Thursday, August 15, 2013

A Tour of the Historic City of Ayutthaya

Brief synthesis from

The Historic City of Ayutthaya, founded in 1350, was the second capital of the Siamese Kingdom. It flourished from the 14th to the 18th centuries, during which time it grew to be one of the world’s largest and most cosmopolitan urban areas and a center of global diplomacy and commerce. Ayutthaya was strategically located on an island surrounded by three rivers connecting the city to the sea. This site was chosen because it was located above the tidal bore of the Gulf of Siam as it existed at that time, thus preventing attack of the city by the sea-going warships of other nations. The location also helped to protect the city from seasonal flooding.

The city was attacked and razed by the Burmese army in 1767 who burned the city to the ground and forced the inhabitants to abandon the city. The city was never rebuilt in the same location and remains known today as an extensive archaeological site.  

At present, it is located in Phra Nakhon Si Ayutthaya District, Phra Nakhon Si Ayutthaya Province.  The total area of the World Heritage property is 289 ha.

Apart from shopping, what I was really looking forward to during my Bangkok trip with my friends was the tour of the historic city of Ayutthaya. Located an hour away from Bangkok City, the Ayuthhaya Historical Park houses temple ruins, shrines, monuments, historical landmarks and religious effigies evident of the magnificence and splendor of the Kingdom's former capital.

Built in 1374 (completed in 1390) by King Boram Rachathrat, Wat Maha That or "The Monastery of the Great Relic" is considered as one of the most important monasteries in the Ayutthaya Kingdom because of its close proximity to the Grand Palace.

An admission fee of Thb50.00 (Php75.00) per person must be paid before entering the park.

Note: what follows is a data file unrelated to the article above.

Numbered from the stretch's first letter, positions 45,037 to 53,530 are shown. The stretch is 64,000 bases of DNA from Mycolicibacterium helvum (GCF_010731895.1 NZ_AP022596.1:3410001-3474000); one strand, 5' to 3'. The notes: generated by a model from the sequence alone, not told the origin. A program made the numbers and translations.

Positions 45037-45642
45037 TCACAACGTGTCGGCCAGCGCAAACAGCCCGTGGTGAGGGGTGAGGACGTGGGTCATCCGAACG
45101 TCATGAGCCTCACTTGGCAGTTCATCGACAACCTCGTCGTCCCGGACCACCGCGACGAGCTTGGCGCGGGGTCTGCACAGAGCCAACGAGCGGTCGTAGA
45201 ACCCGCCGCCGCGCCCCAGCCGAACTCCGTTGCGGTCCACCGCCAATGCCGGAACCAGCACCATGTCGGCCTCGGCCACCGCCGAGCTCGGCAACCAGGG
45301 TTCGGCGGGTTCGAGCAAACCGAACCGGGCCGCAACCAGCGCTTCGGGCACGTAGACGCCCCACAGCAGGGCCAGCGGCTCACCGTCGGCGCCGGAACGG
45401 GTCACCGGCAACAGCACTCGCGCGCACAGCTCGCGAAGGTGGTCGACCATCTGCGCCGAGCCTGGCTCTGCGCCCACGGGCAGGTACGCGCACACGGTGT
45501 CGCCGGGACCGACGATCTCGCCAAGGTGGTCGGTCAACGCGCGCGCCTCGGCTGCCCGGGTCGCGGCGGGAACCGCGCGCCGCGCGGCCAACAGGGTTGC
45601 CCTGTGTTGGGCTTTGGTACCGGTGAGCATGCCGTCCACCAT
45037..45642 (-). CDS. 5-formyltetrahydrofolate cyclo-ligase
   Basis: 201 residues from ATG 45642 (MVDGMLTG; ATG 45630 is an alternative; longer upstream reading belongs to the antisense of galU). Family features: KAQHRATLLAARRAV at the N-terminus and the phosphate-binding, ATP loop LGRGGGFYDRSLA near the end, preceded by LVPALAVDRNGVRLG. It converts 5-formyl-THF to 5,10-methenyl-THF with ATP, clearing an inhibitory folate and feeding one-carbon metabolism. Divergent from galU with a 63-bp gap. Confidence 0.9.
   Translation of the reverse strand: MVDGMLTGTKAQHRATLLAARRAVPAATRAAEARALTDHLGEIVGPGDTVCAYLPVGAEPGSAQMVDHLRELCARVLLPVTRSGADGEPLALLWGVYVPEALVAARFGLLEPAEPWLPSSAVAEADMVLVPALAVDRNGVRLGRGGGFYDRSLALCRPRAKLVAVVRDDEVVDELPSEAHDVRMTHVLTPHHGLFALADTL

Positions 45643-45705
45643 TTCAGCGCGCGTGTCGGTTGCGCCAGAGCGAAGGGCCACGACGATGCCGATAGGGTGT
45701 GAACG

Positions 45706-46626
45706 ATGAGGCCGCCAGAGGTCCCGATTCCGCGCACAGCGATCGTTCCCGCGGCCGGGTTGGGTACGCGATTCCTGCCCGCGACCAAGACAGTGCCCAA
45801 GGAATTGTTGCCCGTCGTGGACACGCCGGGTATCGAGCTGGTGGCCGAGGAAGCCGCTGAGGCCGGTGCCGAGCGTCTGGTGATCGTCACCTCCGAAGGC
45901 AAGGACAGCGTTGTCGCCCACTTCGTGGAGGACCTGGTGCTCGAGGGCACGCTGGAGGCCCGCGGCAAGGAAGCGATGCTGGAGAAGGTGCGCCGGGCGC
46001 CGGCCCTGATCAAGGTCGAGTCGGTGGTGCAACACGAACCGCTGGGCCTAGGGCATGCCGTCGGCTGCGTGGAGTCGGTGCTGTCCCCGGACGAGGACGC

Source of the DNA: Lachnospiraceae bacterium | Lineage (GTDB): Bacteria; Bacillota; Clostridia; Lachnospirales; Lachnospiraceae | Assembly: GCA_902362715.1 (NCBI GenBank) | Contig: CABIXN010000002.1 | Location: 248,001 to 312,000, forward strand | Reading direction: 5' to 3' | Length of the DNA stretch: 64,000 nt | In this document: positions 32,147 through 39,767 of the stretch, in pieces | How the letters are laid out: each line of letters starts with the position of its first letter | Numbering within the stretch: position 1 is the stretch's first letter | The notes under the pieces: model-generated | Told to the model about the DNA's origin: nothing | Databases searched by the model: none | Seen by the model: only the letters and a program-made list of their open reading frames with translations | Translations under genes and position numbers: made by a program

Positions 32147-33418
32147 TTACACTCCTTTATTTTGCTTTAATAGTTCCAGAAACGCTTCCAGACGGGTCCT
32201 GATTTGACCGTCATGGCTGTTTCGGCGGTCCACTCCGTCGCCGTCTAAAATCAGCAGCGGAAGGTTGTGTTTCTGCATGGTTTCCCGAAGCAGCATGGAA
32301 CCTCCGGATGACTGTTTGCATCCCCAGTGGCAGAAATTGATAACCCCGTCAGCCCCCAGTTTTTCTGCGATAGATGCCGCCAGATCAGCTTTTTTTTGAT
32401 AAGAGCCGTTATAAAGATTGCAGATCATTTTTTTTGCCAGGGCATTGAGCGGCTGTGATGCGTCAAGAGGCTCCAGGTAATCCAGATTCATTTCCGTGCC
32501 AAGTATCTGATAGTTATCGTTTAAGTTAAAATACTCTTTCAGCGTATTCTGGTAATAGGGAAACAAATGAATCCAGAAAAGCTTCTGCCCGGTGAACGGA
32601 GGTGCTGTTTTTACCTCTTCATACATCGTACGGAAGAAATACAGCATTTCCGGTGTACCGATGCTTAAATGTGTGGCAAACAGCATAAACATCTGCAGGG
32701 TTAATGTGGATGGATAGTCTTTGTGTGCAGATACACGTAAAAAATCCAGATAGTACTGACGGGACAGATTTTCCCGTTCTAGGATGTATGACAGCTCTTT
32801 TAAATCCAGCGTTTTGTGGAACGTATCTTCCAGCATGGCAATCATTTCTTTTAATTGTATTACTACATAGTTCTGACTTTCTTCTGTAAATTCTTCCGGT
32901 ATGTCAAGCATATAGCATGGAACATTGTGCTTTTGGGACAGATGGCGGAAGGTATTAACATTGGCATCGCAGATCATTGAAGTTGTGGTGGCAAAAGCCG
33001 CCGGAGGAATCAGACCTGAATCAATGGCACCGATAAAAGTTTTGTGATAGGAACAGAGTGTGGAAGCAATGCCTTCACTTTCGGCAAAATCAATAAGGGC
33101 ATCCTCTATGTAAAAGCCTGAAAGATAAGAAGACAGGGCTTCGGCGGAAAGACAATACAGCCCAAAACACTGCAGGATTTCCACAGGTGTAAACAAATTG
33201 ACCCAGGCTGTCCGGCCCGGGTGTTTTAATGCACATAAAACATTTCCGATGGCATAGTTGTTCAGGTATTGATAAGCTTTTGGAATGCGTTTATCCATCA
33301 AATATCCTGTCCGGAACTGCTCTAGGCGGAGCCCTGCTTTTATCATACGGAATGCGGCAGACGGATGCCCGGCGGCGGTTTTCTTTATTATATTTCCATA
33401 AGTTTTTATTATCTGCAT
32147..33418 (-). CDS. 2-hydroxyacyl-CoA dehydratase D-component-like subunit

You can rent a recorder (all major languages available) if you're traveling with no guide and prefer to tour the park by yourself.

There are several temples I wanted to visit in Ayutthaya but since we started the tour later than scheduled, our guide suggested that we prioritize going to the ruins of Wat Maha That. The place reminded me of the temple ruins we visited in Cambodia two years ago.

Probably the most photographed spot in Wat Maha That is the Buddha head beneath the tree.

According to a guide we met there, the reason for the Buddha's head placement beneath the tree roots is still unclear up to now. The more famous story though is of the thief who tried to steal the head of the Buddha but the weight was too much to bear so he left it on its current location where a tree grew and embraced it under its care.

Outside the park is where you could find stalls for your last minute souvenir shopping. T-shirts, key chains, elephant stuff toys, pashmina scarves, local handicrafts and other trinkets can be bought at bargain prices if you know how to haggle. We were fortunate that our driver/guide Kasem did the haggling for us and he was really good!

We saw a local vendor selling ice cream on our way back to our service and who we are to resist? It was indeed the perfect way to cool down as it was blistering hot that afternoon.

One day is not enough to visit all the historical temples and ruins in the City of Ayutthaya. So if you're planning to go to Bangkok anytime soon, I would suggest staying at least four days so you can visit the sites on your own pace and still have time to go crazy shopping! *wink*

No comments:

Post a Comment

Related Posts Plugin for WordPress, Blogger...